Once vital to fire prevention and detection, most of the Black Hills National Forest historic lookout towers now serve primarily as hiking destinations.
The first crude lookout structures were built at Custer Peak and Harney Peak in 1911. Since that time, more than 20 towers have been constructed in the area. The first lookout towers were built of wood, most replaced by steel or stone.
The Civilian Conservation Corps was instrumental in constructing fire towers during the 1930s and 1940s.
One of the most famous and architecturally and aesthetically valued towers is the Harney Peak Fire Lookout--situated on the highest point east of the Rocky Mountains. Harney Peak is among a number of Black Hills towers listed on the National Historic Lookout Register.
Over 200 vintage images tell the story of not only the historic fire towers but those who manned them. Perched atop high peaks in remote locations, fire lookout personnel spent countless hours scanning the forest, pinpointing dangers, often experiencing the powerful wrath of lightning strong enough to jolt them off their lightning stools.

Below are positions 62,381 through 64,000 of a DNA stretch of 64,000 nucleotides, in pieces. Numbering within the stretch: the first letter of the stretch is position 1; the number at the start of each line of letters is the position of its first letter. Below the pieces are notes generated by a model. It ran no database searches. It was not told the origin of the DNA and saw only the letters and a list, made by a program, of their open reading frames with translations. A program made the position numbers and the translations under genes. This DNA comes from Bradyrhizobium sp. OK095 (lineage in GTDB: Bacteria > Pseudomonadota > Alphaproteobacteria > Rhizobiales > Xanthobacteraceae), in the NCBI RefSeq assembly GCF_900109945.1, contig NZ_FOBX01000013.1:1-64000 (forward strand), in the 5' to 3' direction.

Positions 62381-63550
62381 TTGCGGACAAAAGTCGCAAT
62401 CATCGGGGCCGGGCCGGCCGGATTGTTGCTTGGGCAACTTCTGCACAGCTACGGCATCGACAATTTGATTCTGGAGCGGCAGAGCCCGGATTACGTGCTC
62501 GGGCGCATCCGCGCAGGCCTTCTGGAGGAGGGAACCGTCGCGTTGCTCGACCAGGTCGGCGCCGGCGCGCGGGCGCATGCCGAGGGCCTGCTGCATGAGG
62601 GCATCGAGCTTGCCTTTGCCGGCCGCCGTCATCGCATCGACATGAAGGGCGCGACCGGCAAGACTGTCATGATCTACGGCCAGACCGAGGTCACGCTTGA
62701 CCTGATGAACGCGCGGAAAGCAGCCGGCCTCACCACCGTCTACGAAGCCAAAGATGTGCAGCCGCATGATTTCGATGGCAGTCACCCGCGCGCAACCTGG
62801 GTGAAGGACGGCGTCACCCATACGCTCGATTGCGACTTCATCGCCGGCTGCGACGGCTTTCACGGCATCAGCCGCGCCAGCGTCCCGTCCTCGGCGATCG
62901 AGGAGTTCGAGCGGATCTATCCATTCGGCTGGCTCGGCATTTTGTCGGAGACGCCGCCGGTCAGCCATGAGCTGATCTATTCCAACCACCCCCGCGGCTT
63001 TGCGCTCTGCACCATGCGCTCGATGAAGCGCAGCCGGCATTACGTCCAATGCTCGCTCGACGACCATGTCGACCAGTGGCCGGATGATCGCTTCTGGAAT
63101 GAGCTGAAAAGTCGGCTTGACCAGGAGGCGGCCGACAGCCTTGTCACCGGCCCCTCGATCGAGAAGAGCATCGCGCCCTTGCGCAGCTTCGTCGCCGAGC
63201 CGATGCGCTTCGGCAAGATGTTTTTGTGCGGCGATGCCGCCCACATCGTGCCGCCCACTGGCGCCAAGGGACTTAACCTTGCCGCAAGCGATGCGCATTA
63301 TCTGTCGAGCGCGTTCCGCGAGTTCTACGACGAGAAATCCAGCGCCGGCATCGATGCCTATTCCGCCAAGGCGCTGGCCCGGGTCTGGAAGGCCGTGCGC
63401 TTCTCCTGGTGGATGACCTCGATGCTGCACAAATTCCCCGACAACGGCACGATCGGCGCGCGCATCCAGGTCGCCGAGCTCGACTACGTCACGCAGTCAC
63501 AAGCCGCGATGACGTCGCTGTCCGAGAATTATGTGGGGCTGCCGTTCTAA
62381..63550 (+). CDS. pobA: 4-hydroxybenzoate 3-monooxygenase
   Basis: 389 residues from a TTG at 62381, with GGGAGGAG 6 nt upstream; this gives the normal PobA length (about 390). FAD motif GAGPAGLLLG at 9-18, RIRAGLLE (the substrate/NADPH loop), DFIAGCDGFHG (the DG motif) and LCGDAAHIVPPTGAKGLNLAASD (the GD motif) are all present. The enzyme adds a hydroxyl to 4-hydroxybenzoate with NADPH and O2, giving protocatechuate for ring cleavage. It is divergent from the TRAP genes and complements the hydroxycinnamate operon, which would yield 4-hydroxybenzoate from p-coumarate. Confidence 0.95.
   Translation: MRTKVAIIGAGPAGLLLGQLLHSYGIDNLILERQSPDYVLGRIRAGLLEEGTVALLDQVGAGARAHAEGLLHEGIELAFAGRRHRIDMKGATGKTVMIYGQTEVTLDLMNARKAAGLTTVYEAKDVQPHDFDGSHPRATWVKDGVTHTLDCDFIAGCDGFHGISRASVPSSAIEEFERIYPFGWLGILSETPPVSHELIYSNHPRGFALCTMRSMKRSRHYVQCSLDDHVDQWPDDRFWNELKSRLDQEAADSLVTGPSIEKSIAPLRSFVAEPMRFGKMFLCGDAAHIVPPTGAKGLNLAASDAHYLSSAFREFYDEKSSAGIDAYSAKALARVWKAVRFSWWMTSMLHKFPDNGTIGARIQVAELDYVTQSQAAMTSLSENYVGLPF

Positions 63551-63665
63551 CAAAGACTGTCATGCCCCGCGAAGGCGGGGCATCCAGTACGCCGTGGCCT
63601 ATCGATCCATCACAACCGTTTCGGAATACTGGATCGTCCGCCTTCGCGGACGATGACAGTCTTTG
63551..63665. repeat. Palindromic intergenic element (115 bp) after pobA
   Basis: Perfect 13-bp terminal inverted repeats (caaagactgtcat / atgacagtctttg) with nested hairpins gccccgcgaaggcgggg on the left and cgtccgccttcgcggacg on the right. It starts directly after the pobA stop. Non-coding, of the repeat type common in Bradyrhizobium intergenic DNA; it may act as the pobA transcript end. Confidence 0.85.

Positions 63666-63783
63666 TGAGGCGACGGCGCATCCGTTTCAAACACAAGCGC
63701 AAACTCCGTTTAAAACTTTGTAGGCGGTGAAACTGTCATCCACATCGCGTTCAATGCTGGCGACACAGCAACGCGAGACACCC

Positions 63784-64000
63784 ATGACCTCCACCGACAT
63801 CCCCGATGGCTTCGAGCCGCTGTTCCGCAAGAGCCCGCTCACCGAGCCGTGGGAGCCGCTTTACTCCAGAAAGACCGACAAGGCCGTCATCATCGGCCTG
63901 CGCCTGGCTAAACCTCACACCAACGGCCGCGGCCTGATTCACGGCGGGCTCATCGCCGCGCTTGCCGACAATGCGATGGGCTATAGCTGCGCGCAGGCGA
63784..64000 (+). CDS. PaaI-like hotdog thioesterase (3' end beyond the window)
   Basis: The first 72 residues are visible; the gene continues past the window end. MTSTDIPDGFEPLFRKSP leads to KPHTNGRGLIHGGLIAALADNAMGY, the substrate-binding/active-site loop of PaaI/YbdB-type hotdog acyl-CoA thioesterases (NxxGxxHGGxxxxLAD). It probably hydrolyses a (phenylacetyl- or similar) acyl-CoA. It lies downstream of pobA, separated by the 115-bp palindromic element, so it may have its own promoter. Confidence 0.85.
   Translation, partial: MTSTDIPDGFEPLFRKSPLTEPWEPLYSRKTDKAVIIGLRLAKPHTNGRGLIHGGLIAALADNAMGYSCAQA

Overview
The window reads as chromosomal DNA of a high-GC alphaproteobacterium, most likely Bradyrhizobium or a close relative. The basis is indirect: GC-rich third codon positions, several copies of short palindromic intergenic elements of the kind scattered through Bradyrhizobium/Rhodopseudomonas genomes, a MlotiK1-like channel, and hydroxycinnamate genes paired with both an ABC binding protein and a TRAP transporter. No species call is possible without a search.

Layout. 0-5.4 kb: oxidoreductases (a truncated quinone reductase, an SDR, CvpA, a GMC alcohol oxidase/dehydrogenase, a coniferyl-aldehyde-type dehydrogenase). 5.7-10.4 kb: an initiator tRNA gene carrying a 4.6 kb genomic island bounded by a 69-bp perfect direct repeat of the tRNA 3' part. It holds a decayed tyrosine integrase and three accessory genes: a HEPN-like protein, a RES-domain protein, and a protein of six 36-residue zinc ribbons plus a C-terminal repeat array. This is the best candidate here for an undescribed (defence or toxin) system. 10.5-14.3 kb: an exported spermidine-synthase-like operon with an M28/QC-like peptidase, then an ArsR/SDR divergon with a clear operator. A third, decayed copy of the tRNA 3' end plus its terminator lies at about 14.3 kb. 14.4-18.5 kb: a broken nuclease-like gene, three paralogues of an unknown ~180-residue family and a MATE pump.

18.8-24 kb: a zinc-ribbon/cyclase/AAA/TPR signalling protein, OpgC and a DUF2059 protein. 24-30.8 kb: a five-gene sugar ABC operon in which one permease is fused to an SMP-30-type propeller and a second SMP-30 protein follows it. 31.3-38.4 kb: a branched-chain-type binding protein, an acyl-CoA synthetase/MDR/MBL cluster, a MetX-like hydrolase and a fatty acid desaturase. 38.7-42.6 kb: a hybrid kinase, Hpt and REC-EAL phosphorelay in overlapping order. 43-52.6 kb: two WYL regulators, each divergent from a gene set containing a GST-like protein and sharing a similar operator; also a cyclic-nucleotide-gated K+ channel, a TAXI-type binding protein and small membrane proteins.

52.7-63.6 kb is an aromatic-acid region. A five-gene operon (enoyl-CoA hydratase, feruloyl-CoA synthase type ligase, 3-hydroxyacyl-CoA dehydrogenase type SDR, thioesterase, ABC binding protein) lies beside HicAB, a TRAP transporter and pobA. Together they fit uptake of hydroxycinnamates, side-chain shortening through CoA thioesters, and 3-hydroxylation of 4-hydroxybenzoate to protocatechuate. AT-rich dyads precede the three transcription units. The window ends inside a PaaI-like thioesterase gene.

Roberta Sago is the special collections librarian and archivist at Black Hills State University in Spearfish. Sago received her library education at Catholic University in Washington, DC. This is her third book for Arcadia Publishing.